The investments have helped the University’s spin-out portfolio secure further funding packages totalling around £14 million – money which will help them to either commercialise their ideas and bring them to market as viable products, or build on an existing market presence.

The financial backing also forms a key part of the University’s wider long-term strategy of supporting the development of technologies that have the capacity to improve the world around us.

They include support for businesses active in fields such as the use of artificial intelligence (AI) to diagnose mental health conditions, and the manufacture of nanoparticles – which change the way surfaces behave.

The investments have been led by Nottingham Technology Ventures, which manages the University’s portfolio of 20 spin-out companies, working in partnership with specialist investment funds such as Mercia Technologies and Foresight Group. They include:

  • Promethean Particles, which has received £250,000 from the University as part of a £1.24m funding round led by Foresight Group, which manages the government-backed Midlands Engine Investment Fund. Promethean has set up the world’s largest nanoparticle manufacturing plant in Nottingham, able to produce materials at a microscopic scale which can then be used to improve the performance of products which range from printed electronic circuits to medical implants. Its success stems from specialist expertise in nanoparticle manufacturing, where it has developed a patented reactor which enables continuous production of particles.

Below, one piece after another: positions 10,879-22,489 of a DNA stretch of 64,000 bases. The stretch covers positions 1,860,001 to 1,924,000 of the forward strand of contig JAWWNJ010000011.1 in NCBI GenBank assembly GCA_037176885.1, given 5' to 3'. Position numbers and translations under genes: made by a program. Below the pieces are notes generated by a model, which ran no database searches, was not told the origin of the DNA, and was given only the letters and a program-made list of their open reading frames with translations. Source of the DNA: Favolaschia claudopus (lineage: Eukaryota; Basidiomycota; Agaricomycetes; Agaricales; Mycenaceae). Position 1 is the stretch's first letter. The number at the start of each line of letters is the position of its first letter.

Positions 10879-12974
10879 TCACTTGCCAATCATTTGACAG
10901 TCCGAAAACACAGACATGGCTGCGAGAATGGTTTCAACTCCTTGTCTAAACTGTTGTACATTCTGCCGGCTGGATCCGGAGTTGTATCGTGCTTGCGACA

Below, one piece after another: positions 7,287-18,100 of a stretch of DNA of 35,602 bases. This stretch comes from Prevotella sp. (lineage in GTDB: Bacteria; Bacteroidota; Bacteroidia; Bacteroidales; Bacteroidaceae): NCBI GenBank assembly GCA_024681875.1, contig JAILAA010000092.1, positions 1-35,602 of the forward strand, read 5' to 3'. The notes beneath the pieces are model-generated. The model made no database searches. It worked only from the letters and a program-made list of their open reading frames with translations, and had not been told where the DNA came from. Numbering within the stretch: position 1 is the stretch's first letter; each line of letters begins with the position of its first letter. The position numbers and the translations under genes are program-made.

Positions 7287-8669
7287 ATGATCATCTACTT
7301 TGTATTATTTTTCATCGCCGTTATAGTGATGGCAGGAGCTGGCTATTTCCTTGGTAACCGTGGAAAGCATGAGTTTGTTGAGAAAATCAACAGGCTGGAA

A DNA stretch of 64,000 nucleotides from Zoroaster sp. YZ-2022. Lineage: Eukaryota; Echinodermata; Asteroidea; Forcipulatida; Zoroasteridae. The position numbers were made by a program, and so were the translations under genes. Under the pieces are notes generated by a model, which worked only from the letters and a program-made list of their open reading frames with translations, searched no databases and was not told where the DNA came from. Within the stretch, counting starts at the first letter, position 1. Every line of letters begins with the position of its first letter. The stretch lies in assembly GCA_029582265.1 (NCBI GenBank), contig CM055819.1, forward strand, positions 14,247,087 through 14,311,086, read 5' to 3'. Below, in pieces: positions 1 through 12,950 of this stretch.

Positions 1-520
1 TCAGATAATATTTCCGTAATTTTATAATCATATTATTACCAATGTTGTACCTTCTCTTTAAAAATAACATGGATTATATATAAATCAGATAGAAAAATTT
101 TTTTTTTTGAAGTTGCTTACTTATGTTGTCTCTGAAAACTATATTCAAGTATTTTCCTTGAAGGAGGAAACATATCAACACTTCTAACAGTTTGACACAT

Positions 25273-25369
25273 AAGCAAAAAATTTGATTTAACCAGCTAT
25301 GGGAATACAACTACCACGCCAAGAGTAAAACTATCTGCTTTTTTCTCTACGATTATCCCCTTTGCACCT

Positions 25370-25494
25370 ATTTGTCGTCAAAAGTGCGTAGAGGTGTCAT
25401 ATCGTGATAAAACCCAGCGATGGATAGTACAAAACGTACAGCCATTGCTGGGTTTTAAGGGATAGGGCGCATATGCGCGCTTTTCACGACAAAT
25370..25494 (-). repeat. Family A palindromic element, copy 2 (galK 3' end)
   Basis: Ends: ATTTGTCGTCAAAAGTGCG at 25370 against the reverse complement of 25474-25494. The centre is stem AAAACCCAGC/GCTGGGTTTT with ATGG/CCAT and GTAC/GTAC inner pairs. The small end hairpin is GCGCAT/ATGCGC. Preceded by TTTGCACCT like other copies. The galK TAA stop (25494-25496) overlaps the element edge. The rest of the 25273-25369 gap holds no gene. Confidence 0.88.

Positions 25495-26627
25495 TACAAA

• Blueskeye AI, which is developing technology that uses cameras with embedded AI software to spot the changes in physical behaviour caused by conditions ranging from stress to depression. It receives £100,000 from the University as it continues work on a process which could speed up the diagnosis, treatment and management of a range of mental health conditions affecting a quarter of the UK population.
  • TextureJet, which receives £60,00 from the University alongside £250,000 from Innovate UK, to develop a new manufacturing technology which leads to more efficient and environmentally-friendly surface treatments.

Early-stage technology companies can find it difficult to secure funding, but the University uses its long-established expertise in research commercialisation to identify strong teams whose inventions have clear market potential based on broad societal benefit.